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Abstract & Commentary
Source: Metman LV, et al. A randomized, controlled trial using the NMDA-antagonist amantadine. Neurol. 2002;59: 694-699.
Metman and associates carried out a controlled trial using amantadine to determine whether they could ameliorate chorea. This was based on prior studies showing that N-methyl-D-aspartate antagonists such as dextrophan, dextromethorphan, and amantadine can alleviate levodopa-induced chorea inpatients with parkinsonism. It has been suggested that NMDA receptor sensitization contributes to the production of choreiform movements. Metman et al conducted a randomized, placebo-controlled crossover study of 24 patients with HD for 2 weeks. Patients were initially treated with amantadine at 100 mg 4 times per day vs placebo for 2 weeks and then were crossed over to the opposite regimen. All 24 patients completed this study but 2 were unevaluable. Metman et al demonstrated that chorea scores were lower with amantadine as compared to placebo. The median reduction in extremity chorea was 36% for the 22 evaluable patients and 56% in the 10 individuals with the highest plasma drug levels. Improvement correlated with plasma amantadine concentrations but did not correlate with the CAG repeat lengths of the patients. There was no worsening of parkinsonism scores. There was also no significant change in cognitive measures. There did not appear to be any significant adverse effects. Metman et al conclude that NMDA receptor supersenstivity contributes to choreiform dyskinesias in HD and that selective antagonists can confer palliative benefit.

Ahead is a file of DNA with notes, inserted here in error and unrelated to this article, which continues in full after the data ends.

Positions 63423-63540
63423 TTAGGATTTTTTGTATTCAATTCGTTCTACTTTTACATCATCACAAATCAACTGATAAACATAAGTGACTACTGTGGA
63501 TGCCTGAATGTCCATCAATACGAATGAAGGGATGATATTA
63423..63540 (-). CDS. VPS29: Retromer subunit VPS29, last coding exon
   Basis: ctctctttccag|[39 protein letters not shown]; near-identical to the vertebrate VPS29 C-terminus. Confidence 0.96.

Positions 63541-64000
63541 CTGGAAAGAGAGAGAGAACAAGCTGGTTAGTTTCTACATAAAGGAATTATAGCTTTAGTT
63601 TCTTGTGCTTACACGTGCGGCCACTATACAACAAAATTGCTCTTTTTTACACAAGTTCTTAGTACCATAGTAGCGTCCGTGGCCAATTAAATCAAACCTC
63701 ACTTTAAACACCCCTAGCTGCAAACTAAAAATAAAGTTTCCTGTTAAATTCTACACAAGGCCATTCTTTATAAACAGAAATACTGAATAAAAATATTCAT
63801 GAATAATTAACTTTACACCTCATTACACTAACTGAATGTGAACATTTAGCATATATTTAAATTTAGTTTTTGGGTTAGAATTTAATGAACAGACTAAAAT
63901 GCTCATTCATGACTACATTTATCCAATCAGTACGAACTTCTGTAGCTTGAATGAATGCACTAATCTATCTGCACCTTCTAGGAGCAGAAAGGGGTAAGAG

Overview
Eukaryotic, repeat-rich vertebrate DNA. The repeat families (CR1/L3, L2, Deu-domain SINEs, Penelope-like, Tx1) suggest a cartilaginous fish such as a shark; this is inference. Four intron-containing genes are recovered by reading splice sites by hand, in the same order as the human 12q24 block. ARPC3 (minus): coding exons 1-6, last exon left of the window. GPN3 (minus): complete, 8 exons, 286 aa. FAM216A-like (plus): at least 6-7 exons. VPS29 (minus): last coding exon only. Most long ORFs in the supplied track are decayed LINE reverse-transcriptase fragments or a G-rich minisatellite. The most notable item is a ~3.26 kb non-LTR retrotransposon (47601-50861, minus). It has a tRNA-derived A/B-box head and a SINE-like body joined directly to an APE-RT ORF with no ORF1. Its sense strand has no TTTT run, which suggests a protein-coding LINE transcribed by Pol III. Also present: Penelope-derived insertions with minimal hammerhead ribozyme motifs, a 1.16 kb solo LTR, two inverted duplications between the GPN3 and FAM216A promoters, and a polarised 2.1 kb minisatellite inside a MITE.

The development of an effective treatment for dyskinesias and chorea is a significant advance. Chorea in HD can usually be alleviated by drugs that inhibit dopaminergic neurotransmission. However, these drugs frequently cause untoward effects such as parkinsonism, akathisia, tardive dyskinesia, and sedation. The present results showing that amantadine significantly attenuates chorea in Huntington’s Disease patients are consistent with Metman et al’s prior results showing that amantadine attenuates dyskinesias in PD patients. They are also consistent with other studies showing that agents, which reduce glutamatergic neurotransmission significantly, attenuate hyperkinetic movements. For instance, we previously showed that riluzole significantly reduces choreic movements in HD patients. The NMDA receptor antagonist remacemide also has significant beneficial effects in animal models of PD.
Taken together, these observations implicate glutamatergic neurotransmission in the pathogenesis of hyperkinetic movement disorders. The evidence particularly implicates N-methyl-D-aspartate receptors, at which amantadine is a weak receptor antagonist.
The major question is whether this is a significant therapeutic advance. In early patients with predominant chorea, this well may be the case. In these patients, cognitive deficits and dystonia may be minimal. The social embarrassment of chorea may make treatment with amantadine extremely useful if it enables patients to resume a normal lifestyle for a few years (ie, the ability to go out in public without feeling socially ostracized). In the long run however, a treatment aimed solely at chorea is a temporary Band-Aid. The real cause of disability and inability of patients to function in either their jobs or social functions is cognitive dysfunction. This is most likely a consequence of neuronal degeneration in both frontal cortex and the basal ganglia. Until we have a treatment, which can effectively slow the neurodegenerative process, symptomatic treatment of chorea will remain a temporary solution. —M. Flint Beal
Dr. Beal, Professor and Chairman, Department of Neurology, Cornell University Medical College, New York, NY, is Editor of Neurology Alert.